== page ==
That ’70’s theme
June 11, 2012 8 Comments
My business partner Morgan celebrated a milestone birthday and her friends decided her party needed a ’70’s theme. For me, it wasn’t that big a stretch to arrive in a 1970’s costume; jeans, a loose and colorful shirt, like the peasant blouses I wore in college and still do, and dangling earrings.
Morgan went all out with the biggest Afro I’ve seen in decades and a boldly patterned double-knit dress. Delilah Marvelle, as one of the party planners, is all about the 1870’s and she and her husband were a dashing couple!
There were a lot of delights at the party and great food. But there was also some poignant discontents. This is what I have labeled my personal feeling of a story or truth that’s just out of reach. Fortunately one was solved when I saw this post by my friend Su Lute that explores the concept:
If I was a twenty-something in today’s world, what would I look like? What story would I be telling?
This generated a thought provoking comment by Maggie Jaimeson:
In some ways, I think who we are in High School (or want to be) is our true self. It is the time that you separate from parents and make a determination of what your independent identity is or will be. That identity is formed from passion and belief (at least in my case) that you can do anything if you only care enough and invest enough time and energy in it. That identity is formed before we fully become adults and begin that long process of giving up parts of ourselves in order to fit in, get a job, maintain a marriage, or just get along more effectively in a social or political environment.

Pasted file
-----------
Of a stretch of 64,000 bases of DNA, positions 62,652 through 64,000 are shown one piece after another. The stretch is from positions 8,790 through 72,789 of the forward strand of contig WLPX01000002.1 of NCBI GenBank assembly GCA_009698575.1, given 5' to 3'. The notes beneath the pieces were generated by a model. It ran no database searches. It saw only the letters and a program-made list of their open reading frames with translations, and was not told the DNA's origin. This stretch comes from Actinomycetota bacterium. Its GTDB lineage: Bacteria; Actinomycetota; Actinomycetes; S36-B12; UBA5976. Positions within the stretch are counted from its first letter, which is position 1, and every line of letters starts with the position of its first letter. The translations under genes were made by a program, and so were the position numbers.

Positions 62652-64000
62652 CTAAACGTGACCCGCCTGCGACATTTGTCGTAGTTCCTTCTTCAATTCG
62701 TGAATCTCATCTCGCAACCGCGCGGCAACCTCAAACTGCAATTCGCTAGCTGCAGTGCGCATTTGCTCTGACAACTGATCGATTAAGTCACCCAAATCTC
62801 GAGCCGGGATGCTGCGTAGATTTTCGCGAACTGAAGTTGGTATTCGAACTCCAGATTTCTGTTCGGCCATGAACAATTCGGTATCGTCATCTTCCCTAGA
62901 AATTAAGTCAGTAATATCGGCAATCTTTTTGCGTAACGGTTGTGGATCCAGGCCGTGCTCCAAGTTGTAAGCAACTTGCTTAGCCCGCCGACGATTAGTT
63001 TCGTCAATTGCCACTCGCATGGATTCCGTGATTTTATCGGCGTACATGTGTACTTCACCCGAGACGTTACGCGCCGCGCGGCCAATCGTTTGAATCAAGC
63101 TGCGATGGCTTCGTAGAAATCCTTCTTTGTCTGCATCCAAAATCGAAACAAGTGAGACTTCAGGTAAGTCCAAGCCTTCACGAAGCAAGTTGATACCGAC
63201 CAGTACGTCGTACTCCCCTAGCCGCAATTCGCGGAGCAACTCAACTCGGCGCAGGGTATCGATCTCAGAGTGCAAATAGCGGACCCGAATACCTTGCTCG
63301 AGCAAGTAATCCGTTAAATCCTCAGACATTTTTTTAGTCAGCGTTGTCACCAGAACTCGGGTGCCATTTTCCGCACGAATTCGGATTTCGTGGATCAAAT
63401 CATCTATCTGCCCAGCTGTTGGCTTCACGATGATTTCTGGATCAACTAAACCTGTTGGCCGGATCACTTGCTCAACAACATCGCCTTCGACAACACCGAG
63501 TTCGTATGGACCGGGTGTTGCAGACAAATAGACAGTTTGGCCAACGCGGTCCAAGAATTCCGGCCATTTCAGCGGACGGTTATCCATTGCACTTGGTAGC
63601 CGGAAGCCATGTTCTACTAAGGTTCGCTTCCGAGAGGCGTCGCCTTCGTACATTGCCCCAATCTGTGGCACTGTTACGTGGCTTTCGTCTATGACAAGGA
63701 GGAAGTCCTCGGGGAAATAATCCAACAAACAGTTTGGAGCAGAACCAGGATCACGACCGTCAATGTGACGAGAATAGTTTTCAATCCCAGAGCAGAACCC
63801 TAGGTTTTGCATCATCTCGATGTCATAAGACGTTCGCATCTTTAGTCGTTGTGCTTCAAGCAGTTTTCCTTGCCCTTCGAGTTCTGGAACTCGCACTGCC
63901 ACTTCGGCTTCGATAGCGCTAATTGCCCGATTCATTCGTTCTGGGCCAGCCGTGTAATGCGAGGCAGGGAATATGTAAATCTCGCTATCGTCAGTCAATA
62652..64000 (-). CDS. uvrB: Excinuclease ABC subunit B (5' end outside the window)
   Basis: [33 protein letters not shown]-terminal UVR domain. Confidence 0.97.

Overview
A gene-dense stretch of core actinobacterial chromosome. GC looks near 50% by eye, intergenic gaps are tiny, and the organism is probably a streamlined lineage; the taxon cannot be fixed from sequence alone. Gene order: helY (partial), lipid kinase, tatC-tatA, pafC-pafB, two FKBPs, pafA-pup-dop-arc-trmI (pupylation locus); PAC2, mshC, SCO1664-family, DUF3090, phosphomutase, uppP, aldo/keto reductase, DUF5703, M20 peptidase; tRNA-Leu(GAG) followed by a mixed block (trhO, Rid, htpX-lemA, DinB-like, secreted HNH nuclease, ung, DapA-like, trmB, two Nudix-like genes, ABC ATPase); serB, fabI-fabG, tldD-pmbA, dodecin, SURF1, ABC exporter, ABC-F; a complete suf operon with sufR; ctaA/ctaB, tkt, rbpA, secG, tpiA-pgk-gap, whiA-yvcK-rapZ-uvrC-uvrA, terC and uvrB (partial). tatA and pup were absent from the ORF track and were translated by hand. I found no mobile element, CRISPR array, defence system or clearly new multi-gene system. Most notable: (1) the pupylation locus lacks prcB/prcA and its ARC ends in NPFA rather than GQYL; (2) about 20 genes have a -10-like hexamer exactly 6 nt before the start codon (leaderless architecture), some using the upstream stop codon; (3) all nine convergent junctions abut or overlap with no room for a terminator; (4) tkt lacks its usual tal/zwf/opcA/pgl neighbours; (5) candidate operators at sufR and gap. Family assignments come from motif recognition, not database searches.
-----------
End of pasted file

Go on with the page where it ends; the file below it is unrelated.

The synchronicity for me is that I recently wrote a scene in my current work-in-process where the characters discuss this high school identity as being the foundation of who they aspire to be, and assess how true to that identity they have remained ten years later.
My high school and college years were during the 1970’s and a lot of my energy was focused on singing, dancing, and musical theater productions. Whenever I crank the music up and dance I feel recharged, even if it’s alone at home or sitting in the audience instead of on stage.
While I’m not nostalgic for those days, I do love remembering them. This means it’s time to take the Celtic Harpestry collection out of my CD player and crank up the BeeGee’s. We should be dancin’ – man…